Body, Mind & Spirit
Expectations are at a fever pitch during the weeks leading up to Christmas. We call this season “Advent” in the church, but for most people these expectations take the form of frantic shopping, decorating, baking and traveling. Children, especially, come to expect much from Christmas – and that’s why most of us are frantic.
Looking back on our younger Advent years, my daughter expected at various stages the Cabbage Patch Kid, the newest American Girl doll, the Furbie and later the iPod. And my son, through his long arc of childhood and adolescence was expecting Hot Wheels, then an Xbox and eventually an iPhone. My wife always wanted more time when the children were young. I just wanted rest.
But my children always reminded me about the greater expectations, too. They didn’t just expect toys – they expected music and food and mystery as well. And they always seemed to expect something from God.
In fact, most people still do. That’s why many of our churches are packed on Christmas Eve. People still expect a word of hope. They want some light in the darkness. They crave God’s peace in a brutal world.
So … we still have this Gospel to offer. We can speak to those great expectations.
I, for one, am expecting a multitude this Christmas Eve. I’m expecting a packed house at all four of our worship times at Calvary. And I’ve already been working on my message – anticipating that people will expect, at least, a competent word of hope that can address their fears and struggles.
I already know that I’m going to speak to Paul’s beautiful poem in 1 Corinthians 13, where he writes in verse 12, “Now we see in a mirror, dimly, but then we will see face to face. Now I know only in part; then I will know fully, even as I have been fully known.”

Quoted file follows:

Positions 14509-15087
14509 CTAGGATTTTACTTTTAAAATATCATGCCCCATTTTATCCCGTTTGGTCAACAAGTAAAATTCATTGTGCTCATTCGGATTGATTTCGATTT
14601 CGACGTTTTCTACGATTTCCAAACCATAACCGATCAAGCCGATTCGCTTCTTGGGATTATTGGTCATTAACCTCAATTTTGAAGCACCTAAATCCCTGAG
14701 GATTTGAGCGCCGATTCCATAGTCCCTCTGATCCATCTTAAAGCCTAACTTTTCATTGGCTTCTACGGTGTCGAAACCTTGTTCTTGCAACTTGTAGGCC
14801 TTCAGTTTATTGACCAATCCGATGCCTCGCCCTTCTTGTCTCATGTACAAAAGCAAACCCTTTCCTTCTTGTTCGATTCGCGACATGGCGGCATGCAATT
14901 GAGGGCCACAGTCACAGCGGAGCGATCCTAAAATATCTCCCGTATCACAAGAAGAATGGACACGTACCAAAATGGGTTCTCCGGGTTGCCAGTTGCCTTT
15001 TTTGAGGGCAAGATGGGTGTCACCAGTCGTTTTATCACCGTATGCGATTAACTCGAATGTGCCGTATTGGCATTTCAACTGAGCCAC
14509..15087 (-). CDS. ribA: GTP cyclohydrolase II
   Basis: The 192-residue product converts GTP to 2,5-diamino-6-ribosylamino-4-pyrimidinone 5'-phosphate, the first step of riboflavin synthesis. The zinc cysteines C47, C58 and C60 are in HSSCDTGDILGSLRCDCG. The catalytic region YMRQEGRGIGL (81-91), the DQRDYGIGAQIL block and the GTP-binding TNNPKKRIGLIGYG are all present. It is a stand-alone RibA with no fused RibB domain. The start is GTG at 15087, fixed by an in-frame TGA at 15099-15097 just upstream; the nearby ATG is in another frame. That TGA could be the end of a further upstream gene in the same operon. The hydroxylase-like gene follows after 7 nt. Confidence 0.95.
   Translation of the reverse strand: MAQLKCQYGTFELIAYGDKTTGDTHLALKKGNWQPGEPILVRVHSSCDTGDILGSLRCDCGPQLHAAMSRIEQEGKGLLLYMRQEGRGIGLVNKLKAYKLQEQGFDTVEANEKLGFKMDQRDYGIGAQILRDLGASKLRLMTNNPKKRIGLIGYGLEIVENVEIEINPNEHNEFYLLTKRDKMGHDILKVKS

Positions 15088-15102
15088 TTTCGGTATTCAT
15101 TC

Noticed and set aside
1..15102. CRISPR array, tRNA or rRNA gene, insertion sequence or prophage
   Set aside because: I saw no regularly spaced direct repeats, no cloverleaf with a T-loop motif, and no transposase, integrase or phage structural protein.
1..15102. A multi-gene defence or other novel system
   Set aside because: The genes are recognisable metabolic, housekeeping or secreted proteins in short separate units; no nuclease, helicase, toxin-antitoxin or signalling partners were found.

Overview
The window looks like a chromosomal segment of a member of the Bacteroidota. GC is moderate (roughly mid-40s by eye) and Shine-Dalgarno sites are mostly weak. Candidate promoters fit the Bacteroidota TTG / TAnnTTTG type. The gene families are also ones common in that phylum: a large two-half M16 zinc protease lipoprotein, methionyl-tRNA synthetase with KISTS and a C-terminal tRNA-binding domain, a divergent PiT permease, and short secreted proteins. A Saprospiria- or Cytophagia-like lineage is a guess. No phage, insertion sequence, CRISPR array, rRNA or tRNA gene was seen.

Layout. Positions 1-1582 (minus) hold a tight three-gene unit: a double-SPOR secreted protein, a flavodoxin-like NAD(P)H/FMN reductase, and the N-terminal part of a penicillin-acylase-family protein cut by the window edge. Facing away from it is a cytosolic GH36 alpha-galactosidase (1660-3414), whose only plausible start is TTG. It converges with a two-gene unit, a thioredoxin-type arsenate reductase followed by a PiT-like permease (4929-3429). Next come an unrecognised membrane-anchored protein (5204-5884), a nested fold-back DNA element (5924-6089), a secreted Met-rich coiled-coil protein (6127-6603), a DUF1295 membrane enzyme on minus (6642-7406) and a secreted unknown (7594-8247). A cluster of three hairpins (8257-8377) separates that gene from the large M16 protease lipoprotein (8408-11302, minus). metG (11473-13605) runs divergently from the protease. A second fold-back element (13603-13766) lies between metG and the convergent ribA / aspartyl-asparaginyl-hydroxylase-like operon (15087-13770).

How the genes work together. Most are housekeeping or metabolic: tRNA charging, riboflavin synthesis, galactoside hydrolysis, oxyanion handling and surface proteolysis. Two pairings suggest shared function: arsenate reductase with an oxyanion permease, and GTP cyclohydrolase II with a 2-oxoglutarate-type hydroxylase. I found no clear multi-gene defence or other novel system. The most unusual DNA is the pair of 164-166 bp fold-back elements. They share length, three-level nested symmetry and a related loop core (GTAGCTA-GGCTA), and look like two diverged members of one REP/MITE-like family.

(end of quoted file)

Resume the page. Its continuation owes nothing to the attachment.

It is a wonderful gift – isn’t it – to see loved ones face-to-face? And how even more wonderful to consider we can know God – even see God – face to face, as God has been made known in Christ, who came among us to heal and redeem. To know others, to be known by others and especially to know God: what extravagant gifts!
I’m already tired just thinking about Advent and Christmas Eve. That’s why I’m taking my vitamins. I’m staying fit. I’m planning ahead. Because I know it’s going to be a season of great expectations. I just need to prepare for it. And, I expect I will and hope you will, too.
Todd Outcalt is an empty-nester husband who frequently preaches at Calvary United Methodist Church in Brownsburg and writes two humorous blogs (www.toddoutcalt.blogspot.com and www.manopauze.blogspot.com).
In addition to writing for magazines like Salon, YouthWorker, The Christian Century, and Preaching, he also writes books like $5 Youth Ministry, Your Beautiful Wedding on Any Budget, and He Said, She Said with Michelle Knight.